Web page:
Logica Capital November 2022 Commentary

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Logica Capital commentary for the month ended November 30, 2022.


November brought us several fascinating storylines, from spectacular collapse(s) in the crypto space, to a historic equity/bond day in traditional markets. Concurrently, we experienced a fairly predictable relationship between implied volatility (IV)/VIX and the S&P 500, with perhaps slightly more volatility crush than normally expected. Logica’s strategies fared well, all things considered, due to several factors we discuss below.

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Commentary & Portfolio Return Attribution

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“It’s not whether you get knocked down; it’s whether you get up.”
– Vince Lombardi

At long last, the star of the month was our Macro Overlay, which contributed about half the total return for LAR and buoyed LTR in November. In fact, one of the most historically anomalous S&P 500/Long Bond days occurred on November 10th (after the CPI data was released) when the S&P rose +5.5% and TLT also rose 3.8%. Below we visualize the S&P 500’s top 15 up days since July 2002 as compared to the TLT return on the same day:

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Ignoring its unusual relationship to the equities market, TLT was unusual even on a standalone basis, as this was its 7th biggest up day since 2002, where 5 of the other 7 were in March 2020 or late 2008. Interesting times, indeed.

The rest of the book performed about as expected, with Single Stock Calls coming in slightly lower than the market, but still outperforming considerably for the year.

With respect to the volatility environment at large, November 2022 (the red dot in the green box below) was nearly in line with expectations of the long-term S&P 500/VIX relationship, landing almost spot on the best fit curve, albeit slightly below it, as we have tended to experience all year long with S&P upside moves:

Logica Capital Nov 5

Similarly, with respect to the current YTD drawdown in the S&P 500, we see more of the same of what we’ve been describing all year long: a measured drawdown with lack of IV upside reaction given the extent of S&P downside, and then alongside that, larger than normal IV crush during equity market upside. November did nothing to change this phenomenon, as we can see by the black dots below:

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Relatedly, we see the CBOE VVIX Index tracking at multi-year lows. The VVIX Index, outside of some mathematical gymnastics, can basically be thought of as “volatility of volatility,” or, how much implied volatility itself (VIX, in this case) is bouncing around. If implied volatility is not bouncing around (as represented by a lower value of VVIX), there are typically fewer trading opportunities for those that scalp Vega, as Logica does.

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Our VVIX explanation is somewhat simplified for the sake of clarity of communication, and we encourage readers that are so inclined to take a look at its full methodology for themselves:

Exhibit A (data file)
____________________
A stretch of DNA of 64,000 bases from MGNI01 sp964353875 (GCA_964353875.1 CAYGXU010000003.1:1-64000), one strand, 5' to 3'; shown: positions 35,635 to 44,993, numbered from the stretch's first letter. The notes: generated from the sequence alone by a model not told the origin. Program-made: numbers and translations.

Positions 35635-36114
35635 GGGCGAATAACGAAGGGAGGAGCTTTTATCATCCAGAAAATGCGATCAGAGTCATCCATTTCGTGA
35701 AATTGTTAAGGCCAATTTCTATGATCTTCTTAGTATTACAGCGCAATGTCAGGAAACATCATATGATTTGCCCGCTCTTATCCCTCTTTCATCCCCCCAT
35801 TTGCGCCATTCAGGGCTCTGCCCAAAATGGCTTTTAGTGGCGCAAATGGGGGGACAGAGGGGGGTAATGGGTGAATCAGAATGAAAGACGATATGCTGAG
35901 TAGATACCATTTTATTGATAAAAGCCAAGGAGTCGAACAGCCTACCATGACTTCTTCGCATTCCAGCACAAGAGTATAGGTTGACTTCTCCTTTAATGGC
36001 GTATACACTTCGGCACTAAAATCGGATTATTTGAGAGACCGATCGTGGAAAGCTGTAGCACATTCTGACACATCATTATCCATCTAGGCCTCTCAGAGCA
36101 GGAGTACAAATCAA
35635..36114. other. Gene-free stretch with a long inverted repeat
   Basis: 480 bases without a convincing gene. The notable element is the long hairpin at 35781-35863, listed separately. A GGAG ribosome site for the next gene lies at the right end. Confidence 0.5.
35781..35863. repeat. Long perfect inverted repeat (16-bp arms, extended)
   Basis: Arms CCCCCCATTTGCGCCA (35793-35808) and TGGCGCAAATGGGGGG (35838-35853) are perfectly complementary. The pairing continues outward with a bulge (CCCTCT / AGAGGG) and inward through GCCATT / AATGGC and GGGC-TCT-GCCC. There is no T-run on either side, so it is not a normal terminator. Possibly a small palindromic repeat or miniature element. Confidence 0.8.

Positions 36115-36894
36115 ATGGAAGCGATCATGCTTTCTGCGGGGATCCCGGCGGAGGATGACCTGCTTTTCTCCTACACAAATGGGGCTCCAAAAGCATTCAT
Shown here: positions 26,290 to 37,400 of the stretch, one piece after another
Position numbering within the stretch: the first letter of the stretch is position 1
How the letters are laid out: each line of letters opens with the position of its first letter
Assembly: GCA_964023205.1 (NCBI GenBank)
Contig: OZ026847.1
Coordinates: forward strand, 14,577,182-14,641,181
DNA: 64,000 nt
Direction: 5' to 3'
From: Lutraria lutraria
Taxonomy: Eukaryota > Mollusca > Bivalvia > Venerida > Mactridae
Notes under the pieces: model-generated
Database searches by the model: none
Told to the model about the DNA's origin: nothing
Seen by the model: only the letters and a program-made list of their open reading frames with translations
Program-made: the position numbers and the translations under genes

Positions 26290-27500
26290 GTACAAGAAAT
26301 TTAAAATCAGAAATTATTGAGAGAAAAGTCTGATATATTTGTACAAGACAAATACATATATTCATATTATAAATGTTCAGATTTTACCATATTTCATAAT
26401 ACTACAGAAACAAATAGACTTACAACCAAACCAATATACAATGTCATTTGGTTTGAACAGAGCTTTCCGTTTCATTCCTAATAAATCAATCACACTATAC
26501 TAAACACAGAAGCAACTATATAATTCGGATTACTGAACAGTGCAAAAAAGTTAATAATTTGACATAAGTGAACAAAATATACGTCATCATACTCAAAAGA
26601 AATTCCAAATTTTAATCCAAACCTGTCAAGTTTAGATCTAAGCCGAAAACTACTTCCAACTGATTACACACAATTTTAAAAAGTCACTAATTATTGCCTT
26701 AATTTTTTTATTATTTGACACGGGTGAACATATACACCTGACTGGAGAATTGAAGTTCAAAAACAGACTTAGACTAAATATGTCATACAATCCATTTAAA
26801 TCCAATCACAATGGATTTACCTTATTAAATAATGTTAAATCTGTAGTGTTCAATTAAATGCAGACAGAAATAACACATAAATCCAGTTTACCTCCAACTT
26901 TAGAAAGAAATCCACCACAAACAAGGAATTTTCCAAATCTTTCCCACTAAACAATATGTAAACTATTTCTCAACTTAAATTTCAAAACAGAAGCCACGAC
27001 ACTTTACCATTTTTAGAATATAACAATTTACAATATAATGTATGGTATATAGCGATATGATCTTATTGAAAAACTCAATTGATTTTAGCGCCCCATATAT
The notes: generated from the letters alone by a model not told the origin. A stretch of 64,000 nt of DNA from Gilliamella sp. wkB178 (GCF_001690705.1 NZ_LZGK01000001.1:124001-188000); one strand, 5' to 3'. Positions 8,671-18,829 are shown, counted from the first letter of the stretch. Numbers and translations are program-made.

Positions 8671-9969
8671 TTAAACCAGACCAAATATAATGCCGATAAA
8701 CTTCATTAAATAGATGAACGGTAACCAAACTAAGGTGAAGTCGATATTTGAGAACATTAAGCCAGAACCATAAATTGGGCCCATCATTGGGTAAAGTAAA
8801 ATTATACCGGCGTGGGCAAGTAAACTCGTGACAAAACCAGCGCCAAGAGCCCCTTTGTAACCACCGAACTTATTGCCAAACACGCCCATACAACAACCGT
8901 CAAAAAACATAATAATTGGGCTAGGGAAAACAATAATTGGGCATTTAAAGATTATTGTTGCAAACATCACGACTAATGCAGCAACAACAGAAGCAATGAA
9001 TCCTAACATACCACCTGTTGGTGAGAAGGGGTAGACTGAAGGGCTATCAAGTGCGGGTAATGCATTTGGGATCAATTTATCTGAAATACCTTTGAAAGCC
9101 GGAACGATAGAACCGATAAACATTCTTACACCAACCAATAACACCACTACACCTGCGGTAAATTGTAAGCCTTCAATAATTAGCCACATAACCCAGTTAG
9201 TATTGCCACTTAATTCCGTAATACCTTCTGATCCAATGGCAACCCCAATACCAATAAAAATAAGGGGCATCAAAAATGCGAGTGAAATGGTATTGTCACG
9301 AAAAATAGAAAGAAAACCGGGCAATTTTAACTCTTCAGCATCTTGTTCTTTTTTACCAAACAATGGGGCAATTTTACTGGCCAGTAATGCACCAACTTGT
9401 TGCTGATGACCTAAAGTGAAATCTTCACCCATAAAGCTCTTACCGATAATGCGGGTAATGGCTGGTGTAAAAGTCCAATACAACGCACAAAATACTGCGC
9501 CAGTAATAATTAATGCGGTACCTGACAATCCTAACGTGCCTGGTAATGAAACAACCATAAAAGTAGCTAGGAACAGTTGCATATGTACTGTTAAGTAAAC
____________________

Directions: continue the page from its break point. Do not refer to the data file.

“Instead of connecting with new things, widening our worlds, algorithms have shrunk it to a narrow chamber with mirrored walls.”
-Olivia Sudjic

Looking at the chart above, the fascinating data for 2022 is not only that VVIX, aka VolofVol, is relatively low, but that it has spent the year getting substantially lower. What this demonstrates is an ironic feedback loop; while VIX itself has been generally unresponsive, it has gotten increasingly LESS uncertain about its own unresponsiveness! If we imagine IV to be consensus opinion, it’s as if earlier in the year, the consensus had some uncertainty about how panicky to be, then leaned on the “be less panicked, stay calm” side, and then, as the year marched forward, became increasingly certain about its decision to be more calm.

So now the question is… why might this be the case? As with many other areas of the market, we see the all too familiar behavior of a “feedback loop,” which said in slightly different words, is the hyper-familiar concept we all call “momentum”. But whether dubbed a “feedback loop” or “momentum”, the backdrop to this behavior is that the market is getting more and more familiar and/or comfortable with its decision, and an increasing number of players are joining in on that decision path. In terms of VIX/IV, this agrees strongly with the supply/demand dynamics over the course of 2022, wherein the VIX has made a lower high at each successive new S&P low, following a large S&P down leg (refer to our September letter illustrating the S&P down legs and successive deeper bottoms in January, June, and then September, corresponding to lower highs on the VIX for each, respectively). To tie this in, the lower highs represent quicker selling into the further S&P drops as a result of increasing distrust of Vol’s payoff; if it didn’t work in January, then June’s move becomes the next opportunity to get out quicker, and then when that 2nd leg demonstrates greater weakness (because it looked back to the first), the 3rd leg down in September is sold out even faster. In other words, the feedback loop of Vol’s unreliability begets quicker selling, and the related “momentum” of unresponsiveness. Similarly, this behavior occurs at smaller timeframes; as mentioned above, numerous smaller Vol pops during the month have been rapidly unwound by faster sellers, which lead to quick Vol crushes shortly thereafter. And so VolofVol contracts.